Speaking to RTE One, Ms Hackett added: “We have no concerns about the vote of confidence in us next week, I think it’s not surprising that in the final week of the Dail tenure, Sinn Fein is putting this forward.”

Fine Gael Minister of State Peter Burke branded the proposal a “stunt” that would waste Dail time.

“The Government and Fine Gael are totally focused on tackling the issues that are impacting people’s lives and Sinn Fein’s politically motivated proposal will simply take away valuable time from that work,” he said.

Earlier, Ms McDonald dismissed claims that her party’s motion was a “stunt” unlikely to succeed.


Sinn Fein President Mary Lou McDonald (Brian Lawless/PA)

“Democracy is no feat and parliamentary procedures are no feat,” she told BBC NI.

“The government has lost its Dail majority. They have been in office for two years and despite their protestations to the contrary, we have endured a dire situation made worse by their inability to innovate, deliver and change and now is the time and the right time to call on that Out.”

She urged undecided TDs not to support no trust.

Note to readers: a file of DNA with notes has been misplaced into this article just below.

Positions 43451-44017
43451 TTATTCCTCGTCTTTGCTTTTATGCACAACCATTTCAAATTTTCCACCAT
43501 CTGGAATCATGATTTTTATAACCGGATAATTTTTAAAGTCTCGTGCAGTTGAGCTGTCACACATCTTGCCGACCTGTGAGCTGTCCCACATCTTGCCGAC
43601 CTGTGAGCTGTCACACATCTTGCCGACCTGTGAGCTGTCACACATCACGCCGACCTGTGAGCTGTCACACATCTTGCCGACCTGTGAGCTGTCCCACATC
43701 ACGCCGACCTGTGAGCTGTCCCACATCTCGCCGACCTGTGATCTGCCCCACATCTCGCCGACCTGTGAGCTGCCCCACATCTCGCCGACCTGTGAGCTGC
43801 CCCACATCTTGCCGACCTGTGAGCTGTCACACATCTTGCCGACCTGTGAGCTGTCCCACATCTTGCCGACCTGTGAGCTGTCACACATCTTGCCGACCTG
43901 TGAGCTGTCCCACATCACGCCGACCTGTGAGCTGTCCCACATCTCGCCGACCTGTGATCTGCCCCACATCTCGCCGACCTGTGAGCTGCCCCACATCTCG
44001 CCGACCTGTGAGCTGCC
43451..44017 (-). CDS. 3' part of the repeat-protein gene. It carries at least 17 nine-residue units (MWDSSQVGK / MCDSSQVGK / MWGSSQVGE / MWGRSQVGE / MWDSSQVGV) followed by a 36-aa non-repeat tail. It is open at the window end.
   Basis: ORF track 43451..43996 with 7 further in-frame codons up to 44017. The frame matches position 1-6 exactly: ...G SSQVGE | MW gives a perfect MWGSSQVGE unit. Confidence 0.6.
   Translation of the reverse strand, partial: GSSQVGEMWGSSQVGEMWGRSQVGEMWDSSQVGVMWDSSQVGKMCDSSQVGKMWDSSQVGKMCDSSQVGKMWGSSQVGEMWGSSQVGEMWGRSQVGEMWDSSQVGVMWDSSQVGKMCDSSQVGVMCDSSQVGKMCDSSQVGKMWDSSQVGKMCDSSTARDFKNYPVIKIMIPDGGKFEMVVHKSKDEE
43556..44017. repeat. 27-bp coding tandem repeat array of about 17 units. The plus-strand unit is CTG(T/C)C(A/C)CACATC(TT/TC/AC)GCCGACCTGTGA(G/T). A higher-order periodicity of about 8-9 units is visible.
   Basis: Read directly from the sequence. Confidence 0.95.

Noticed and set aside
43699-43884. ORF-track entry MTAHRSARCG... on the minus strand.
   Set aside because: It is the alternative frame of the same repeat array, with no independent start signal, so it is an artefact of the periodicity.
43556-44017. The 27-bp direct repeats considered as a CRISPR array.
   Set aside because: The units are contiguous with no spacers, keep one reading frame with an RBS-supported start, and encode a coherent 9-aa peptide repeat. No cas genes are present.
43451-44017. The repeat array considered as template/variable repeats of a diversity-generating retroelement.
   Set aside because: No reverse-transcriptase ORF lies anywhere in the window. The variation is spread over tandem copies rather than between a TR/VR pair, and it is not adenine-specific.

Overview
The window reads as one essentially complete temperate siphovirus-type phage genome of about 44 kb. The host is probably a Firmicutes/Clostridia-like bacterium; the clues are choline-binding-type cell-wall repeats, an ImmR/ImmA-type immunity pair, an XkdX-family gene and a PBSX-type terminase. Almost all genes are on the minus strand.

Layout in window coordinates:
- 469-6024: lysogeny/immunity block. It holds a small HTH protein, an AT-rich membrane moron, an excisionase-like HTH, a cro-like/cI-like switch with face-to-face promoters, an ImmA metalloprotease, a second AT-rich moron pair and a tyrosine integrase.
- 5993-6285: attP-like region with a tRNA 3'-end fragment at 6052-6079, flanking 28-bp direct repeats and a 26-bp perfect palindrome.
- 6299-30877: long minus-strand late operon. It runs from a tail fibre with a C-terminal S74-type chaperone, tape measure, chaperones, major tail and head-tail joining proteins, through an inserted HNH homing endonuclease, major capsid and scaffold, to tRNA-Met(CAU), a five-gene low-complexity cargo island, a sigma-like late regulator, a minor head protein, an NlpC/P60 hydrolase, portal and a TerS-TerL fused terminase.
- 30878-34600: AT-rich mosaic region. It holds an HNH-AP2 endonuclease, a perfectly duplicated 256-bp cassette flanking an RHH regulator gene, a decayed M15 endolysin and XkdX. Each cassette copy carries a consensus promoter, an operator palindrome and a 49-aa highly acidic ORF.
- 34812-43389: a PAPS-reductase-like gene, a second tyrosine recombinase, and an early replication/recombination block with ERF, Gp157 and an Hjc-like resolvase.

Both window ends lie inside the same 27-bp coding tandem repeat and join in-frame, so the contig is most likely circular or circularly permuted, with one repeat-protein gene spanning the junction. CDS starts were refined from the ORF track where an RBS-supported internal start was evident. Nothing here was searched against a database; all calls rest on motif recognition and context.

“There are others now who have a big decision to make and will be making a big decision on Tuesday and it boils down to this – do they think this administration is successful? The evidence clearly shows they are not.

“But these TDs must now decide whether they will vote to allow bad government to persist and people suffer, or stand up and be counted, support our motion and the opportunity for a new government, for a government of change , allow that to actually do what people need.”

One issue that could affect the voting of some TDs is the government’s plan to address climate change.

Rural members are concerned that setting a onerous CO2 reduction target for agriculture could destroy the industry.

Over the weekend it emerged that Environment Secretary and Green Party leader Eamon Ryan will not present a final plan with sectoral emissions targets to Cabinet this week as originally planned.

Mr Ryan and Agriculture Secretary Charlie McConalogue have yet to agree on what will be required of the agricultural sector. You’re trying to commit to a target within a 22% to 30% range.

Ms Hourigan was asked if her view of government would be influenced by the Greens’ ability to push through on their climate agenda.

She said if the coalition parties couldn’t agree on carbon budgets, it would be a failure.

“The effectiveness of the Greens in government obviously has an impact on how I feel voting on all the difficult issues that come up on the table and come up in the Dail,” she said.

“And of course that has repercussions because you want to make sure you do what you promised your constituents, that you go in there and not just fight climate change, but climate change works in a way that doesn’t hurt the most vulnerable. “ The government is unwilling to turn down an offer of confidence after securing the support of key TDs

Fry Electronics Team